This holiday season, make sure to spend as much time as possible around the actual table (not in front of the TV or computer!) with your family and friends enjoying special food traditions and meals. “My favorite memories of all our holiday meals at my parent’s house revolve around the table. We have the same traditional foods each year that are wonderful, but the table is what stands out to me. You see, my mom goes through a lot of effort to make sure the table is big enough so we can share our holiday meals sitting together. As the family has grown though marriages and children, she continues to add on tables to make room. Years back we bought her a table cloth that is long enough to cover all the added on tables so its once again “one” table we are all sharing together in the house my siblings and I grew up in. It’s wonderful – I look forward to those meals every holiday!” says Jodi Danen, RDN, founder of Create Kids Club.

My Vegan Sugar Cookies

4. Cookies, Cookies Everywhere!

Take time to splurge in holiday baking, enjoying favorite cookie recipes handed down through the generations. “Every Christmas I would go over to my grandmother’s house and we would make dozens of Christmas cookies all day. She was Polish so there were many that were from when she was younger and that you don’t see in the stores. She had decorations for the cookies from silver dots, to several different decorating sugars in all the colors to pearls and tiny snowflakes. It was so much fun and I believe that’s where I learned to love baking,” says Kim Melton, RD of Nutrition Pro Consulting.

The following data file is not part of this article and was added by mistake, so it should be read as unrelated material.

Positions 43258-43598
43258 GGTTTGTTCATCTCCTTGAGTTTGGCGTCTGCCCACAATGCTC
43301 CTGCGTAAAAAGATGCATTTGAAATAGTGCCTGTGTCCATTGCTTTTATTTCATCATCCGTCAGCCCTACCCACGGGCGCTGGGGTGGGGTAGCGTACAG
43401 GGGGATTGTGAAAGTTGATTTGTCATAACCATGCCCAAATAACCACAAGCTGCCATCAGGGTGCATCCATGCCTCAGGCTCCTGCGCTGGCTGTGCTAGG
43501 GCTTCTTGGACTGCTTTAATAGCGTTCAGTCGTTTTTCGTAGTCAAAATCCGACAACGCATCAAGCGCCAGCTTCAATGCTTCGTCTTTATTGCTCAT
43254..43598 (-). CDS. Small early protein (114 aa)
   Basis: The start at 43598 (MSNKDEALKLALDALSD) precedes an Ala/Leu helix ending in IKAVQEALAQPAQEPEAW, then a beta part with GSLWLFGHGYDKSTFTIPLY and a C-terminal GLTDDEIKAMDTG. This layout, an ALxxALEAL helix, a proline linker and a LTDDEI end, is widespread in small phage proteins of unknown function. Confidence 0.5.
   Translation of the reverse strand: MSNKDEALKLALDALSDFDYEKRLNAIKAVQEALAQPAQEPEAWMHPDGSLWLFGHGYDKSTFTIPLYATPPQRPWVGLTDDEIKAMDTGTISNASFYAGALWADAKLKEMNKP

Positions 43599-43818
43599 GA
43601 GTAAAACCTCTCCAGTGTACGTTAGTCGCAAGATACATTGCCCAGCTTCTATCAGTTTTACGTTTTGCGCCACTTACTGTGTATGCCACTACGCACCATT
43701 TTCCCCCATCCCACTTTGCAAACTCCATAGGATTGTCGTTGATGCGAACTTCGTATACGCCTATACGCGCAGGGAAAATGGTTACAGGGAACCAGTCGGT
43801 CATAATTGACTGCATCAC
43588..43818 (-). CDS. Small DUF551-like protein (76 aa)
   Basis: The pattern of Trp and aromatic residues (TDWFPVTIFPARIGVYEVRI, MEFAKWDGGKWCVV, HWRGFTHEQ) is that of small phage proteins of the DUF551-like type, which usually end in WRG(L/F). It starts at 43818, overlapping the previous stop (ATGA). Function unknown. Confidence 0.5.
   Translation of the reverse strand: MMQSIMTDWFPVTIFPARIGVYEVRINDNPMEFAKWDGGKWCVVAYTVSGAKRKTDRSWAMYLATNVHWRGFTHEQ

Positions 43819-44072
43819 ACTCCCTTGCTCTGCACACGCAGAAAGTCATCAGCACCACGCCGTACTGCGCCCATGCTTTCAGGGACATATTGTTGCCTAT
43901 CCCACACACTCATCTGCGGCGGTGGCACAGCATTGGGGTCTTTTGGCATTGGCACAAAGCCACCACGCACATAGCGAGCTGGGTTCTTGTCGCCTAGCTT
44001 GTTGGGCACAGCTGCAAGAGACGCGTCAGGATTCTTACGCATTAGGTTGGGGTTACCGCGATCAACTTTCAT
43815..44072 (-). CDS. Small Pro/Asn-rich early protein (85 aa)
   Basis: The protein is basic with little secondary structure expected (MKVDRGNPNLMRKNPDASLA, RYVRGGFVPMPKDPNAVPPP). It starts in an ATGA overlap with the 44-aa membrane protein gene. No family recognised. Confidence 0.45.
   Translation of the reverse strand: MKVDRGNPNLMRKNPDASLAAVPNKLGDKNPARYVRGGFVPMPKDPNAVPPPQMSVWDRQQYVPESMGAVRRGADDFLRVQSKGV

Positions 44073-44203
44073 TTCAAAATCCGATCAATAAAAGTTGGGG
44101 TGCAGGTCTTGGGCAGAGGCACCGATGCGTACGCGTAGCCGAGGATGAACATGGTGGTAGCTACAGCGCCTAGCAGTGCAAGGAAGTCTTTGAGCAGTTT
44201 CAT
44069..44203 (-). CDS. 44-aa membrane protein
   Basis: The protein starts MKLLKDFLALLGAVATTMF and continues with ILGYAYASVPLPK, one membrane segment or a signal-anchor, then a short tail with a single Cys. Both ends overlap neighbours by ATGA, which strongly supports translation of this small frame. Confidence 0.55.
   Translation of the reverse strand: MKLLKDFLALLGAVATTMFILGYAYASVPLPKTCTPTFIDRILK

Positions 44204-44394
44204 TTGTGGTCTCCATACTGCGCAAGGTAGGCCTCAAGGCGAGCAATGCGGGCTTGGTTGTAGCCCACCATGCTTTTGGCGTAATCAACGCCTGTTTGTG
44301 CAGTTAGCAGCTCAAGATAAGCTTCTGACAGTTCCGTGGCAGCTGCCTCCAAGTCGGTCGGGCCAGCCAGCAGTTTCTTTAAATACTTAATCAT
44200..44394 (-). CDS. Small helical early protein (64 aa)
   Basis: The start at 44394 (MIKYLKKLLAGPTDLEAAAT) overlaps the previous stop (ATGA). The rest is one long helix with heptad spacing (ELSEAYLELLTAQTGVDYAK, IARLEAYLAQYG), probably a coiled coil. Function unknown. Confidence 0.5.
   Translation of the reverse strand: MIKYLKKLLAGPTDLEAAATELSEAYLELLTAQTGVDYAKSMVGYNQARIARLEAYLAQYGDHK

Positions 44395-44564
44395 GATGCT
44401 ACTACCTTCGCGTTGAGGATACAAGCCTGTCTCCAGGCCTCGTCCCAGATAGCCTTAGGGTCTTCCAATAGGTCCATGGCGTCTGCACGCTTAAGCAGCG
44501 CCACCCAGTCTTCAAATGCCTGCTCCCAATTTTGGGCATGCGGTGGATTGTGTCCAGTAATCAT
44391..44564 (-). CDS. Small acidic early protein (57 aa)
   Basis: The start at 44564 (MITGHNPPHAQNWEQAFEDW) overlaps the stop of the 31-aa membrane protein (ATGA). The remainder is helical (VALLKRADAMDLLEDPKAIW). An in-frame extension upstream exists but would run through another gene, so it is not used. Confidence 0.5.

Try my favorite Vegan Baked Mediterranean Lasagna recipe for your holiday table.

5. Homemade Lasagna Joys

Lasagna belongs on lots of holiday tables, even if you’re not Italian! It’s the perfect celebratory, plant-based comfort food entree. “While we had a huge Italian Christmas celebration on the actual day with 50+ family members, I always enjoyed Christmas Eve growing up where it was just my grandparents at my house. We had lasagna every year and then attended midnight mass together. Now that my grandparents have passed and I obtained a dairy allergy later in life, I make her lasagna noodles from scratch with her old pasta machine and created a delicious tofu ricotta to replace the dairy. It’s a lot of work, but brings back great memories as we create new ones!” says Kelly Jones MS, RD, CSSD

I get everyone in on my “lucky” holiday family recipe for Vegetarian Hoppin’ John with Okra.

6. Cultural Traditions Stand the Test of Time

Include your friends and family in your cultural food traditions by including them in the cooking—and eating—during the holidays. “For Thanksgiving and Christmas every year, my family would always make Spaetzle, a traditional German dish that we all learned to make from my grandma, who came from Germany. Growing up we looked forward to it every holiday and didn’t realize it wasn’t part of traditional meals at other people’s houses until my sisters and I got boyfriends that we invited over for dinner on holidays. I will proudly say though that all our husbands are big fans of spaetzle now,” says Brynn McDowell, RD and owner of The Domestic Dietitian.

Love this recipe for Pasta with Marinara and Roasted Vegetables.

7.  Spread the Love

Now it’s the time to just sit back, relax, and enjoy! “My favorite holiday tradition was gathering at my grandmother’s house for Christmas Eve every year. She is the one who taught me to love and appreciate food. Each year she would make an incredible spread, mostly the Italian tradition of no meat on Christmas Eve. It was the most magical day of the year for me. All of us together, mainly in the kitchen, surrounded by love and incredible food,” says Jenny S Manseau, RD, CC.

For more of my favorite traditional plant-based holiday recipes, check out the following:

Swedish Beet Potato Apple Salad
Grits Smothered with Mustard Greens
Oat Cranberry Pilaf with Pistachios
Broccoli Au Gratin
Swedish Saffron Rolls